The Kurdistan Workers Party (PKK) ends the six-month cease-fire in a statement published on its news agency, Firat. The statement blames intransigence on the part of Turkey’s ruling Justice and Development Party (AKP) for the decision.
The PKK had said it would hold the cease-fire until June, the month in which Turkey is to hold general elections. Turkey, the U.S. and the European Union list the PKK as a terrorist organization. The group has been fighting a war in Turkey since 1984, in which 30,000-40,000 people are estimated to have been killed.
The status of Turkey’s Kurds is among the most politically explosive issues in the country. Any compromise by the government was unlikely in the lead-up to elections, while an uptick in violence could influence voting, analysts said. Opinion polls suggest the AKP will win re-election easily.
In its statement, the PKK said that from now on “our forces will defend themselves more actively, but will not carry out military actions against the forces which do not attack, which do not carry out operations and attack the public.”
A spokesman for Turkey’s Prime Minister Recep Tayyip Erdogan said the government was evaluating the statement on Firat, but had not yet formulated a response.
“The real problem is the [AKP] government’s approach to this problem, which is tactical and has not abandoned a mindset of denial and annihilation, and policies of aggression,” said the PKK statement. The government’s policy is one of “assimilating the Kurdish people within the Turkish nation and never recognizing its existence, identity and freedom.”
In recent months, there have been numerous unconfirmed news reports of negotiations between the government and Abdullah Ocalan, the jailed PKK leader, incarcerated on an island close to Istanbul since his capture in 1999.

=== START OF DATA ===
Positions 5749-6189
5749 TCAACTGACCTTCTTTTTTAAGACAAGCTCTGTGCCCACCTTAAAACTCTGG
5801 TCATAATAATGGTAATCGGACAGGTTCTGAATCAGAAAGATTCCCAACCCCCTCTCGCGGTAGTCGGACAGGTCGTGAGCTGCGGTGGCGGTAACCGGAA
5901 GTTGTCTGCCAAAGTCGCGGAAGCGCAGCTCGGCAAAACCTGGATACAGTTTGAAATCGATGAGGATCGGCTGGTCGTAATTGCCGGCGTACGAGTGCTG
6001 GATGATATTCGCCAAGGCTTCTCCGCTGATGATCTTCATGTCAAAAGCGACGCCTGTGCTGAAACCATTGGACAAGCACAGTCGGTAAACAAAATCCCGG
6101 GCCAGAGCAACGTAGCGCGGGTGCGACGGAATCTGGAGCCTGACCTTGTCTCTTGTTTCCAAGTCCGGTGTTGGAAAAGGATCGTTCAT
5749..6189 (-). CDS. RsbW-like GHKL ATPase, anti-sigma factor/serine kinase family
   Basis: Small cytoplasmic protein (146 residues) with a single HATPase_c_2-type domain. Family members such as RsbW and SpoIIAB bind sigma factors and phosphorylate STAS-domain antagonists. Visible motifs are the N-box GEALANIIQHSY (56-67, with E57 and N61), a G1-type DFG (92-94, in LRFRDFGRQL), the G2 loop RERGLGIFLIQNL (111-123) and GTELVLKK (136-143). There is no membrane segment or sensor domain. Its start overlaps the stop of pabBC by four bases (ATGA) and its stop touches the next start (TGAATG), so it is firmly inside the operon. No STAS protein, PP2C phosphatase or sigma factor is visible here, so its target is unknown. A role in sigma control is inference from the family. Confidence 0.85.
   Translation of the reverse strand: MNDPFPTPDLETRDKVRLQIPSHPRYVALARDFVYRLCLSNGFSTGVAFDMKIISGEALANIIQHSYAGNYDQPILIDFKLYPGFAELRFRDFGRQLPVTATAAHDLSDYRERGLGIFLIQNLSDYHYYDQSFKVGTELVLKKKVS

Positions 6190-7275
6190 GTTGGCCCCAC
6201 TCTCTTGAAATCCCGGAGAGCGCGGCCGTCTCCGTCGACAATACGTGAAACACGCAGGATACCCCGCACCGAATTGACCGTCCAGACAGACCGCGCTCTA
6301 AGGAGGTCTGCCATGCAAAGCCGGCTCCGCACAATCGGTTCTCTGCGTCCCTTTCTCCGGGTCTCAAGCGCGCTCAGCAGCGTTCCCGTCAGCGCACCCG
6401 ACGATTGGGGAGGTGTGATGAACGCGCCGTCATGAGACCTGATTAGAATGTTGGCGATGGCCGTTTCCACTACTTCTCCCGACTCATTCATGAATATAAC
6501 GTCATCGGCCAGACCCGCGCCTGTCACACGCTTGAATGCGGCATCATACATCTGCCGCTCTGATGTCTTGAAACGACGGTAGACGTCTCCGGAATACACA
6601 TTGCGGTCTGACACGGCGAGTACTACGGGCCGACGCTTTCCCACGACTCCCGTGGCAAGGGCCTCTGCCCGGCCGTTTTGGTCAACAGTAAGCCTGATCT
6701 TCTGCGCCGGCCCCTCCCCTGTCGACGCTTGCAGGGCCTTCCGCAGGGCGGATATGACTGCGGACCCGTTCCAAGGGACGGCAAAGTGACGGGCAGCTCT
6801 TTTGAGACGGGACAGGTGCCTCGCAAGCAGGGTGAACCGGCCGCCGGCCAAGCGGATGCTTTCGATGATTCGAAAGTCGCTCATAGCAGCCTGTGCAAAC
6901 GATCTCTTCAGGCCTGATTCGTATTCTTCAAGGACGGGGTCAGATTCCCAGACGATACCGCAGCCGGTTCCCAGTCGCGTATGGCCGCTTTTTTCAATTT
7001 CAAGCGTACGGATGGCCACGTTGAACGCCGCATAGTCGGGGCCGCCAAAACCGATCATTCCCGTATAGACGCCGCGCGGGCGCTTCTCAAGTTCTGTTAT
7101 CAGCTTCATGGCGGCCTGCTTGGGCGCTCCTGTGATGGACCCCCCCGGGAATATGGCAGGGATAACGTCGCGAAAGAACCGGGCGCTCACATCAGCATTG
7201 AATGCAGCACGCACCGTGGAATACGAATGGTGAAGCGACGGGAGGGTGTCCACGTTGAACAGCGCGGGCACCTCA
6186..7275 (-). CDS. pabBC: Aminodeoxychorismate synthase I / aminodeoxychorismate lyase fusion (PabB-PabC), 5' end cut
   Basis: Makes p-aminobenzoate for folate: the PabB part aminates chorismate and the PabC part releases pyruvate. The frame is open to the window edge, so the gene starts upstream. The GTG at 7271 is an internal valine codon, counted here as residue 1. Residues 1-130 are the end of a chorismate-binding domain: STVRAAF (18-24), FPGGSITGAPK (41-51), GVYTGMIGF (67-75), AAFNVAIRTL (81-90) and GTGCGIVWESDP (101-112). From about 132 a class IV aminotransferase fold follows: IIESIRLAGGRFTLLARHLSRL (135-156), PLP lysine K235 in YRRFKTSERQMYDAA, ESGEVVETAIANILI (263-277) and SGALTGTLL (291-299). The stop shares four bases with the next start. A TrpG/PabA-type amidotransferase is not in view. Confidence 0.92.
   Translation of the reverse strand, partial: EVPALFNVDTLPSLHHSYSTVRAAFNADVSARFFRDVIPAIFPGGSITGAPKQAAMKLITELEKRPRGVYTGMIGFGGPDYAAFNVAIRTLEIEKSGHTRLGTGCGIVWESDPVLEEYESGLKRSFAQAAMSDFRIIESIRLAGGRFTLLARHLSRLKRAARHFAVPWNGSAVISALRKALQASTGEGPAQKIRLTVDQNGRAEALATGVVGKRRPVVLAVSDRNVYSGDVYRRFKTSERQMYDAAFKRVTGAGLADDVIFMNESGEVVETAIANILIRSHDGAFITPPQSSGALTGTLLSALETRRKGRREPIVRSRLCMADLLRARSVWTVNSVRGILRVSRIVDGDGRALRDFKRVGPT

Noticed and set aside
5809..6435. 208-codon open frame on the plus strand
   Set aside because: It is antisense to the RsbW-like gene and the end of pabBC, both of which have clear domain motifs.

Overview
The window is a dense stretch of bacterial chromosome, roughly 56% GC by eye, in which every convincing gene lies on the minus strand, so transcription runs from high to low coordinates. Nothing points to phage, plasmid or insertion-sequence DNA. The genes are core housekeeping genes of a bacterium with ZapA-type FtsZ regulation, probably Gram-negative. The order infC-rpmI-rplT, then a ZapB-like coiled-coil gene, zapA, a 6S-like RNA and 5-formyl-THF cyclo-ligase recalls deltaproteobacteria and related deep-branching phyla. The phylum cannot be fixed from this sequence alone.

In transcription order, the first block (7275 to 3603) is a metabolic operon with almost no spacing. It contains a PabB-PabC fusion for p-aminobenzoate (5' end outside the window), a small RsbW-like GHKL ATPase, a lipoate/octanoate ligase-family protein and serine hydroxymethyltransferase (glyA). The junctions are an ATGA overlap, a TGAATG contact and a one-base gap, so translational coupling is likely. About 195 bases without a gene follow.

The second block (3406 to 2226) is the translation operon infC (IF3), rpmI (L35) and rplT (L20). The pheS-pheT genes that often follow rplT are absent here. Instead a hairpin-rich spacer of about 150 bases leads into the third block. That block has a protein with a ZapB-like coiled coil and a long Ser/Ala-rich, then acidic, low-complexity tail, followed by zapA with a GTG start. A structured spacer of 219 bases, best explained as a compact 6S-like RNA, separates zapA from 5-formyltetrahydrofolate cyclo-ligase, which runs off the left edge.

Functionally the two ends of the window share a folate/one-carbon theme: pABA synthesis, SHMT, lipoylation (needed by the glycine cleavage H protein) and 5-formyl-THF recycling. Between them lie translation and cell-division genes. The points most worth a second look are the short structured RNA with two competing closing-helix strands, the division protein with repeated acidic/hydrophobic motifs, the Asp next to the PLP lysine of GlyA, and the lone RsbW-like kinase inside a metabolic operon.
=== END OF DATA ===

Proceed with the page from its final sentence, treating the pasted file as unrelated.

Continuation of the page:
Turkey’s Kurds make up an estimated 20% of the country’s population of 73 million. Ethnic Kurds also live on the other side of Turkey’s borders with Iraq, Iran and Syria. In recent years, the PKK and other Kurdish leaders have abandoned calls for an independent Kurdish state, but their demands for political autonomy and for schools to teach in the Kurdish language have met with strong resistance in Ankara.
In recent years the PKK has considerably reduced the intensity of its military activities, but it also has begun to splinter. One breakaway group claimed responsibility for a suicide bombing in Istanbul’s Taksim Square in November, which wounded 32 people and killed the attacker.
Erdogan’s government declared a “Democratic Opening” in 2009, which was designed to break the deadlock with the Kurds and to explore a political solution to the conflict. That initiative broke the taboo on discussing the Kurdish issue in Turkey and won praise in the West. But the initiative quickly went into reverse in the face of a public backlash within Turkey.
The PKK statement reiterated the group’s five demands for a permanent cease-fire: end military operations against the PKK; release arrested Kurdish politicians; allow Mr. Ocalan to take part in negotiations directly; establish commissions to research the Kurdish issue; and remove Turkey’s 10% threshold for political parties to enter Parliament.
The Wall Street Journal, February 28, 2011